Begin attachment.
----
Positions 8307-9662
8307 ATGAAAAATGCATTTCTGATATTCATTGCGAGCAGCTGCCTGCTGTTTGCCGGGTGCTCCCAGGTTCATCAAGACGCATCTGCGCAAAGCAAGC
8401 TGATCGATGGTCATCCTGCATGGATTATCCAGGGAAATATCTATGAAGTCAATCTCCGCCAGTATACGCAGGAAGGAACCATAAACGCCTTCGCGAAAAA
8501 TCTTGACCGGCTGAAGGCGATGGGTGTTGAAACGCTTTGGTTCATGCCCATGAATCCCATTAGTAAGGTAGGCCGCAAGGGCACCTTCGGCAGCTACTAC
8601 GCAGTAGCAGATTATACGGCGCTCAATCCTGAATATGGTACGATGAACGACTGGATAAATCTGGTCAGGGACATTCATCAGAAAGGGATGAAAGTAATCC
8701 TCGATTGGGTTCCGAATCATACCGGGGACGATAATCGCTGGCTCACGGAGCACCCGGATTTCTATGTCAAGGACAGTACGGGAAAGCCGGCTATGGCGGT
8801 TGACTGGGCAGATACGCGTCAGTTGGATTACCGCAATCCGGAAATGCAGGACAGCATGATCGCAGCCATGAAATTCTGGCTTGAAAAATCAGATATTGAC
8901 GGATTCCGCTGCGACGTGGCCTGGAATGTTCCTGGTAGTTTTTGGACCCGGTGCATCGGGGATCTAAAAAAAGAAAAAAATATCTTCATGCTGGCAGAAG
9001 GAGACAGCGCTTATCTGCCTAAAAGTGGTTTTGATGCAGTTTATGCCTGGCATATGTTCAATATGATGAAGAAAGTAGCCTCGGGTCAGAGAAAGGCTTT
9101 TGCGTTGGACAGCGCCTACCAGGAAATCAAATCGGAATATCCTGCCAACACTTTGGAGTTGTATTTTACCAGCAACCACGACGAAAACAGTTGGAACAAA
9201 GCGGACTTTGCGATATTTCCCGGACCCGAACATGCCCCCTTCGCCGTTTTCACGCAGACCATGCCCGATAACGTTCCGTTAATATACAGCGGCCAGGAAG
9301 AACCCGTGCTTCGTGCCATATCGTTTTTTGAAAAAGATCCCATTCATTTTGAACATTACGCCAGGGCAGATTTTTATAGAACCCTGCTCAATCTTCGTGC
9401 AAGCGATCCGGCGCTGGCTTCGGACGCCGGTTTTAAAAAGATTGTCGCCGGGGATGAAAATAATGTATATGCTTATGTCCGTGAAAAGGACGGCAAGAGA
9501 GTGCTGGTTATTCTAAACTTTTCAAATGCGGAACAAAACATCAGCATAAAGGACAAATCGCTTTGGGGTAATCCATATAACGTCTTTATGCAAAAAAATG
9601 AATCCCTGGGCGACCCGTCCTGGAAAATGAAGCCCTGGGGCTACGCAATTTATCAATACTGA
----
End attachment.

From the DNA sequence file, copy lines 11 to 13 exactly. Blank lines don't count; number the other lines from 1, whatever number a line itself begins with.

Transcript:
9201 GCGGACTTTGCGATATTTCCCGGACCCGAACATGCCCCCTTCGCCGTTTTCACGCAGACCATGCCCGATAACGTTCCGTTAATATACAGCGGCCAGGAAG
9301 AACCCGTGCTTCGTGCCATATCGTTTTTTGAAAAAGATCCCATTCATTTTGAACATTACGCCAGGGCAGATTTTTATAGAACCCTGCTCAATCTTCGTGC
9401 AAGCGATCCGGCGCTGGCTTCGGACGCCGGTTTTAAAAAGATTGTCGCCGGGGATGAAAATAATGTATATGCTTATGTCCGTGAAAAGGACGGCAAGAGA